A major departure from mainstream security studies, this book mounts a thoughtful challenge to realist theories of crisis bargaining. It tests the proposition that normative standards of behavior influence state actions in security-related conflicts. Specifically, it examines the construction of bilateral norms as the settlements of security-related disputes and the effects these settlements have on subsequent interactions over the same issue.
Drawing on institutionalist arguments about the informational impact of norms, Christopher Gelpi contends that norms act as signals that give meaning to other states' behavior in at least two important ways. First, they provide a mutually acceptable focal point for limiting both demands and concessions. Second, security norms change the context in which coercive behavior is interpreted. That is, norms can cause coercive behavior to be interpreted as punishment rather than aggression.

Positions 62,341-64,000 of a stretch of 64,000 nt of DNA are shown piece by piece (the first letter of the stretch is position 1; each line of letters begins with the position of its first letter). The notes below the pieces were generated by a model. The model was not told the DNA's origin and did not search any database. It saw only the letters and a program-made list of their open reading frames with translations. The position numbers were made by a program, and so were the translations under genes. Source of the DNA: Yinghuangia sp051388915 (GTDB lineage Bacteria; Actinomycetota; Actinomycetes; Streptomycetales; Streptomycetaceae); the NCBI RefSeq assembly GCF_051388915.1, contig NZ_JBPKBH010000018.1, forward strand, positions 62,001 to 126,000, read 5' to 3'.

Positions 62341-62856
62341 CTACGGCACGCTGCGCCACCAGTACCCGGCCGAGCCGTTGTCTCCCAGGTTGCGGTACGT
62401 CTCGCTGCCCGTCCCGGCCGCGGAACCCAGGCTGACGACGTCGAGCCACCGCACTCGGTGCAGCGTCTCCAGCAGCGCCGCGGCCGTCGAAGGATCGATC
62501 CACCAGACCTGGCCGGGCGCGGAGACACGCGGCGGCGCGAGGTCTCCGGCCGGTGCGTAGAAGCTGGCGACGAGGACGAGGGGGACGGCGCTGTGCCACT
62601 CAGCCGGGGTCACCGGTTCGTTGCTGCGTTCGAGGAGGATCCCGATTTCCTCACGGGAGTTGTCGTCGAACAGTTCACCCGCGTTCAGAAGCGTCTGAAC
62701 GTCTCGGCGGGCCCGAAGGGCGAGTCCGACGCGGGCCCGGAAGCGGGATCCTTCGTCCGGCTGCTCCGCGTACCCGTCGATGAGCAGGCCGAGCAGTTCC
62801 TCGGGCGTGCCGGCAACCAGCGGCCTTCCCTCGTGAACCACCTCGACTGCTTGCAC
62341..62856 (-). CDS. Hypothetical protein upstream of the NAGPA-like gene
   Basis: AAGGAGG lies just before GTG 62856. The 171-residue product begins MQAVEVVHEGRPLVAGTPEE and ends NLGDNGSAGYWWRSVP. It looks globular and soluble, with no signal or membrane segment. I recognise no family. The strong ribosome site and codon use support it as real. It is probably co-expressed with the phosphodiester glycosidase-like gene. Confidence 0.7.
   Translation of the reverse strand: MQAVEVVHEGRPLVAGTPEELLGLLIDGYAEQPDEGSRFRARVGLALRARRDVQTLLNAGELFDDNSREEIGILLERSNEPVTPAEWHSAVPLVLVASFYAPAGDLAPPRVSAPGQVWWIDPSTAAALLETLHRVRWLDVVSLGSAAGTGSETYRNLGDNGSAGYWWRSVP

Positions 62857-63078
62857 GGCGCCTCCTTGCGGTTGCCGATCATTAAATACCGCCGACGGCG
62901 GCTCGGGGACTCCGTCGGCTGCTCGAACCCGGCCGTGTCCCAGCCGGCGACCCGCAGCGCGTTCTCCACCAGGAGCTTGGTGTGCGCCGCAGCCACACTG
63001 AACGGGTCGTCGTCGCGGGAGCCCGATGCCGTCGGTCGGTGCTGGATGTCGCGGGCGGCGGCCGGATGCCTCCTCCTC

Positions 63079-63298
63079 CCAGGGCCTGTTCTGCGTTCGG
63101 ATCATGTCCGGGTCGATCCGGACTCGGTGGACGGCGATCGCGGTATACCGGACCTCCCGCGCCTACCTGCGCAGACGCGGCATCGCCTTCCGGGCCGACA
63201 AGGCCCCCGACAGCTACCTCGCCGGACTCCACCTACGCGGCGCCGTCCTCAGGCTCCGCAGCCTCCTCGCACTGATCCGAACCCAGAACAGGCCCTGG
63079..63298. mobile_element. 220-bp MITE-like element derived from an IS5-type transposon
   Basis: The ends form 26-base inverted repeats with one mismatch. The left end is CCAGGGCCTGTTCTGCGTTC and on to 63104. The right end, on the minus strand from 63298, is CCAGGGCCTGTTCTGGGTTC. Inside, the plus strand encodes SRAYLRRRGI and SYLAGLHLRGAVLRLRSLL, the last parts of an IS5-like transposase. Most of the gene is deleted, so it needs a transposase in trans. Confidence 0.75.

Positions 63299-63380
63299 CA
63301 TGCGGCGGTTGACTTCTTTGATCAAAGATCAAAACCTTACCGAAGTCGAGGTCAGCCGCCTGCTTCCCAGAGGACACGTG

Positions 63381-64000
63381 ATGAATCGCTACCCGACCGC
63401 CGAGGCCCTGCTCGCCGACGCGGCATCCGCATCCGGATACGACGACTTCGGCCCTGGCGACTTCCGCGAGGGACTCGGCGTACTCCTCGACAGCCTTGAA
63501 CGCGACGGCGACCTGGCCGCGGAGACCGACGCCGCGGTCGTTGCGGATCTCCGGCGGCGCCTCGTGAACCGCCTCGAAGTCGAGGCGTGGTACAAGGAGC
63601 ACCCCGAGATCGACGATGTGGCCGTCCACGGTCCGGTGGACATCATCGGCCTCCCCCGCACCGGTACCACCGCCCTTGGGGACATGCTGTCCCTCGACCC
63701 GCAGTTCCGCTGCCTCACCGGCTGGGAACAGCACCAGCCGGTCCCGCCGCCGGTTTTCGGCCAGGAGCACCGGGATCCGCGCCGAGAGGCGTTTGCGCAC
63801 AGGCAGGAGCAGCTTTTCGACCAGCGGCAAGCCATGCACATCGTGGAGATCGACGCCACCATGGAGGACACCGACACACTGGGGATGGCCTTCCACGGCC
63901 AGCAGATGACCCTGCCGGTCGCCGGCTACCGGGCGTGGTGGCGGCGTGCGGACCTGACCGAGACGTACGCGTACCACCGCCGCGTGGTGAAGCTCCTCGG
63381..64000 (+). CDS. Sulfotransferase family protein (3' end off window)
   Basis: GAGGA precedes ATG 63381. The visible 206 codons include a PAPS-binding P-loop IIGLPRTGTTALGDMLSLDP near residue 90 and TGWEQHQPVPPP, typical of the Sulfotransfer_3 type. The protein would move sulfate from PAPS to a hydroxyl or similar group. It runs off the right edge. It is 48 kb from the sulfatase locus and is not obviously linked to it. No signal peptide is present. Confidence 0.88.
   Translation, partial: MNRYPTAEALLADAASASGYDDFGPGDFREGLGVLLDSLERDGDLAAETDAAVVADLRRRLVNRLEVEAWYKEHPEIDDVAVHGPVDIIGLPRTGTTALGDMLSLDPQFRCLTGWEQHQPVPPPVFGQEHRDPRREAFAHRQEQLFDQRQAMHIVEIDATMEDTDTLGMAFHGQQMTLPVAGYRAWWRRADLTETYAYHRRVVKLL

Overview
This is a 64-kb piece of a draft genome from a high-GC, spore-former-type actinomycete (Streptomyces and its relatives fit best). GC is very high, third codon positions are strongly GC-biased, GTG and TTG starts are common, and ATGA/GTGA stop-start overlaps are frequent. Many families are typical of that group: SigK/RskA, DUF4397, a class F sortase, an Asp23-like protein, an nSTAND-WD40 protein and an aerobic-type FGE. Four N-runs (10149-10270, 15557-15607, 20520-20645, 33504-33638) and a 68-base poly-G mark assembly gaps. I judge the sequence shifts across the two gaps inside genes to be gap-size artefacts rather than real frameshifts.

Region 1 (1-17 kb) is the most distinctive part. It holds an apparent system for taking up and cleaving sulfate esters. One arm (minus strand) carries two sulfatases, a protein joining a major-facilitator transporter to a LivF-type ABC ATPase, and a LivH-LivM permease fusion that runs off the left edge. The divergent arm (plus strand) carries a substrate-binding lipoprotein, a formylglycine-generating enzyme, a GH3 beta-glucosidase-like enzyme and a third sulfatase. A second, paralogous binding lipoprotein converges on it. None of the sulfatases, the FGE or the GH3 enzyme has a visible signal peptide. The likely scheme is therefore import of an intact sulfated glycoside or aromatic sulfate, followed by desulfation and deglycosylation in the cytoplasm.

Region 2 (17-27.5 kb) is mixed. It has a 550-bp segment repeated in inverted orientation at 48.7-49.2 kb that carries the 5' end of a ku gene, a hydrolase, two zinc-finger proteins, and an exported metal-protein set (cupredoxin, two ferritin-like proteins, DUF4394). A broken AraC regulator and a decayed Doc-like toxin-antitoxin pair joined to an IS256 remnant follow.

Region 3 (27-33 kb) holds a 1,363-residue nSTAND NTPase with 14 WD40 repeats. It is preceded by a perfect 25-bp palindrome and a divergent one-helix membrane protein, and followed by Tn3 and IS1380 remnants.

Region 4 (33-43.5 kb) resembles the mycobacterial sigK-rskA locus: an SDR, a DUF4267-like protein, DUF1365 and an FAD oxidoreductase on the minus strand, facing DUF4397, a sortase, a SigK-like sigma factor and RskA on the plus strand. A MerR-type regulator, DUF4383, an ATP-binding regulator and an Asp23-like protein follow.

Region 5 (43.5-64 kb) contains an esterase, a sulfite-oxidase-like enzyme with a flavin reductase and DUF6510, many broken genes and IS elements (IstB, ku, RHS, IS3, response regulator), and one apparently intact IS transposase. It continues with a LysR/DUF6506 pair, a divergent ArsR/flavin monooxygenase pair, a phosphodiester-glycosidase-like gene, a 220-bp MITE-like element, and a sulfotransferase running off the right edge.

Gelpi tests this argument against its most prominent competitor--a realist model of crisis bargaining--in three stages. First, he uses a probit analysis to perform a quantitative test on the population of 122 reinitiated international crises between 1929 and 1979. Second, he conducts detailed case studies of the Cienfuegos Submarine Conflict and the Six Day War. Finally, he conducts a second statistical analysis examining the conditions under which security norms will succeed or fail. While hypotheses derived from realist coercion theory receive only mixed support, Gelpi finds strong evidence that states can and do construct normative standards that guide their behavior in international crises.